e.g. genetics is the science of our dna and at that molecular level the laws of physics determines how chemical bonding will occur and so chem and physics are integral to that discipline -- ecology is how animals survive and interact in their environments, so it is a much more macroscopic level and the laws of the physical sciences don't apply as much (although they do in a round-about way because your genes determine your ability to succeed... blah blah blah)

    I think when he says bio is one level of complexity higher than chemistry, he is saying that you cannot have bio without it and you cannot have chem without physics -- I don't think it refers to their relative importance, but more a hierarchy of knowledge where physics is first and chem is next.

    And to answer your question about quantum physics and the brain -- I have only heard a little bit on this and I am fascinated by the implications, but sadly I don't really know anything about it -- we could help each other out though, if you find anything interesting about it let me know and I promise to do the same!! co-operative knowledge makes the world go 'round! :)

    Az! how's it going? it's been quiet on here without you! and you changed your bright avatar, I almost missed you! Where is everyone?

    Ah man, this ended being long too -- my epic struggle with word-economy continues...

  • http://twitter.com/GlenGrehan Glen Grehan

    Intolerable presenting style. Appears to be meandering bullshit. Hard to take anything in. Must be for kids

  • Luyang Han

    For my point of view the biology part is much more irritating than history. Personally I think making fun of history is interesting and sometimes illuminating but making fun of natural science really does not make any sense. Any by all means, to study natural science in general is NOT to accept facts, but to know why it works (theory) and how it is proven (experiments), i.e. following the scientific method. And to a certain degree, applying scientific method requires questioning intuition. Just pouring facts and say 'accept and remember this' is exactly how science should not be.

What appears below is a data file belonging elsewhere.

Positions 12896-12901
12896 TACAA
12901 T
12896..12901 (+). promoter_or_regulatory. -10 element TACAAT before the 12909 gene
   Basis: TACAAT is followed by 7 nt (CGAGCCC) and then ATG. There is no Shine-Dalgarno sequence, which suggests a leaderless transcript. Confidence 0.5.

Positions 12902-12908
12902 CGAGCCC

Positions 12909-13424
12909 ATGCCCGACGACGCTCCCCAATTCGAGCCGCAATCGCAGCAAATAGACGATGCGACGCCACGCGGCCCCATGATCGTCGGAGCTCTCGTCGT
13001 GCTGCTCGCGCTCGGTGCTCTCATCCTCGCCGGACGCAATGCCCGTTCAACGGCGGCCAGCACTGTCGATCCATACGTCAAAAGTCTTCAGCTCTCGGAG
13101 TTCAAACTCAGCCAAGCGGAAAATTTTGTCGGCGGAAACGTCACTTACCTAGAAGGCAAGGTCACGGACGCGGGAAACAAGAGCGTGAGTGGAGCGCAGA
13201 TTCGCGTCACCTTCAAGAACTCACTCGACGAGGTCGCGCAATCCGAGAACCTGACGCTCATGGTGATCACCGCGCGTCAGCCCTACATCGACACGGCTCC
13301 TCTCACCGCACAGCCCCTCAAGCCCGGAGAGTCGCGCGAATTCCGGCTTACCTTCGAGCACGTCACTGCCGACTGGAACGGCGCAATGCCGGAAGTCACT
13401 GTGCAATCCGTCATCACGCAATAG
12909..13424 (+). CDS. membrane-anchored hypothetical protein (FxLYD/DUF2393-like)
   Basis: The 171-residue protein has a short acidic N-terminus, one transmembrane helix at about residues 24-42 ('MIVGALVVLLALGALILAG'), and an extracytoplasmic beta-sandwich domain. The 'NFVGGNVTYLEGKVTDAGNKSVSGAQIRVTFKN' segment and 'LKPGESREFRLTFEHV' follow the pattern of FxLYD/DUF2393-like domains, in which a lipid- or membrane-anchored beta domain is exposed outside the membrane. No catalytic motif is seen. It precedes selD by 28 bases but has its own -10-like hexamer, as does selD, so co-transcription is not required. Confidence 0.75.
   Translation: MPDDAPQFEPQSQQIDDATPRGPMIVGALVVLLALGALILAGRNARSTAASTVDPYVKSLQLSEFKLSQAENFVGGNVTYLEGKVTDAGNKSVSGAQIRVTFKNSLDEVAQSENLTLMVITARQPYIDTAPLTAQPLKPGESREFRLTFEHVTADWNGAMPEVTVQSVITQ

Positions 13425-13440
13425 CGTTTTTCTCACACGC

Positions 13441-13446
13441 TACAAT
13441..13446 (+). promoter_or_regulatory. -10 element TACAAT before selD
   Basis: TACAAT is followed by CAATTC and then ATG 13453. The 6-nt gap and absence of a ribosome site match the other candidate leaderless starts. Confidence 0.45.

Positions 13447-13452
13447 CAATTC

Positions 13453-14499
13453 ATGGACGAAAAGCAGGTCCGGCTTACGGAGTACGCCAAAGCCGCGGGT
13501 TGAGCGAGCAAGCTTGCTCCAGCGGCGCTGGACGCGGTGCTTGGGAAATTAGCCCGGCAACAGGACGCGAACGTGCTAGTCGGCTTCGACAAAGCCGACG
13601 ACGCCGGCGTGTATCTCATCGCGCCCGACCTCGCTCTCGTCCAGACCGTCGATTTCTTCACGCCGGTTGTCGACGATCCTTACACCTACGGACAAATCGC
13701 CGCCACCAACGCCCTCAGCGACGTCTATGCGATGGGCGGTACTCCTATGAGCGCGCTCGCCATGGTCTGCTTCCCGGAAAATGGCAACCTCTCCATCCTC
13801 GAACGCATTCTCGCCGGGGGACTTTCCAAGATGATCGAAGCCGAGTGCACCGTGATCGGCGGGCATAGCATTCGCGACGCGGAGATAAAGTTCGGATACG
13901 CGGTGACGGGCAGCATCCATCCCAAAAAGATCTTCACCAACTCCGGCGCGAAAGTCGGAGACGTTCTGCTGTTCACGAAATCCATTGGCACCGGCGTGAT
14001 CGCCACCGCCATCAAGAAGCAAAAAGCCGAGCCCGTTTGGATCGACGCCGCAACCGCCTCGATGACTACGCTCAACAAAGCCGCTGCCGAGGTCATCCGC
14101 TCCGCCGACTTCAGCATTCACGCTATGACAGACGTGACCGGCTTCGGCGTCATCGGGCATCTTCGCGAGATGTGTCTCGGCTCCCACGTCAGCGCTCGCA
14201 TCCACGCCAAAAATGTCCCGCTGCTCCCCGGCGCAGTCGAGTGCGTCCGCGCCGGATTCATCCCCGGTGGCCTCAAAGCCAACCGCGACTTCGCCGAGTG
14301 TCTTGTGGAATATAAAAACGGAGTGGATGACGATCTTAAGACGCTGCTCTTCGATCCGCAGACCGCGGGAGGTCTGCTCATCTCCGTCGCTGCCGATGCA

• http://www.facebook.com/profile.php?id=540320079 Eric Abram

    True, but im sure everything he talks about in this video has been proven by experiments anyways. If every single student did every experiment for every fact learned, then progress would be very slow.

  • http://pulse.yahoo.com/_7UYKPW3VQEJN3US7RN2IF47E2A wisedonkey

    I found the presentation fun, maybe not James Burke fun but, a good reminder of basic sciences in a bit of humorious manner.

  • Toshak101

    Comments section appears to be for douches.

  • Isah Secret

    My question is, what happen to the beer I had in the refrigerator?

  • simonmclean

    is or will there be videos for maths and physics?

  • Ahsan Shahzad

    thank you so much. I was looking for this video perhaps. Because emm
    not from the field of biology. i am mechanical engineer but want to
    learn about all other subjects and similar is biology so that at least i
    am not blind when there comes a biology...

  • http://carberrylaw.com/ Tom Carberry

    "so that at least i am not blind when there comes a biology."

    We all remain mostly blind to things around us, despite the enormous wonders of modern technology. Our societies have made us into atomized individuals, concentrating only on ourselves and our own fields, and ignoring so much wonder around us.

    I would like to see the internet become like a wonderful program against illiteracy that Italy had during my childhood there, called "Non e mai troppo tardi" or "it is never too late," in which they used their new and only TV station to broadcast a daily show in teaching adults how to read and write. Millions watched it, including the completely literate, like my family.

    Knowledge can free people from the horrors of today's world.

  • http://carberrylaw.com/ Tom Carberry

    You have learned an essential feature of remembering and learning -- if you didn't understand something, go back and listen again, and if you still don't understand it, inquire further.

    Nothing defeats learning more than proceeding without having learned the essential foundations for the next step. You can't learn calculus until you learn that 2 and 2 equals 3.

  • http://carberrylaw.com/ Tom Carberry

    Or maybe 4, I can't remember.

  • http://carberrylaw.com/ Tom Carberry

    Your obvious prior knowledge of the subject proved Max's point. Once you get a strong grasp on a subject, it becomes hard to see why others can't pick it right up.

    It gives a quick overview or refresher, not a true learning experience. But that doesn't mean people shouldn't watch such videos. Much better than TV reruns or even new shows.

  • http://carberrylaw.com/ Tom Carberry

    I enjoyed the video. Hank obviously has read some memory books or watched some memory videos, because he knows that sex images create memories. If you don't get anything else out of the video other than carbon's promiscuity, you got more than most people got out of high school chemistry.

  • http://carberrylaw.com/ Tom Carberry

    Watching the first couple of minutes of the second video, I think an orgy image would make the image of water hydrogen bonds more memorable. The molecules cohere in an orgy of attraction between the negative oxygen and positive hydrogen.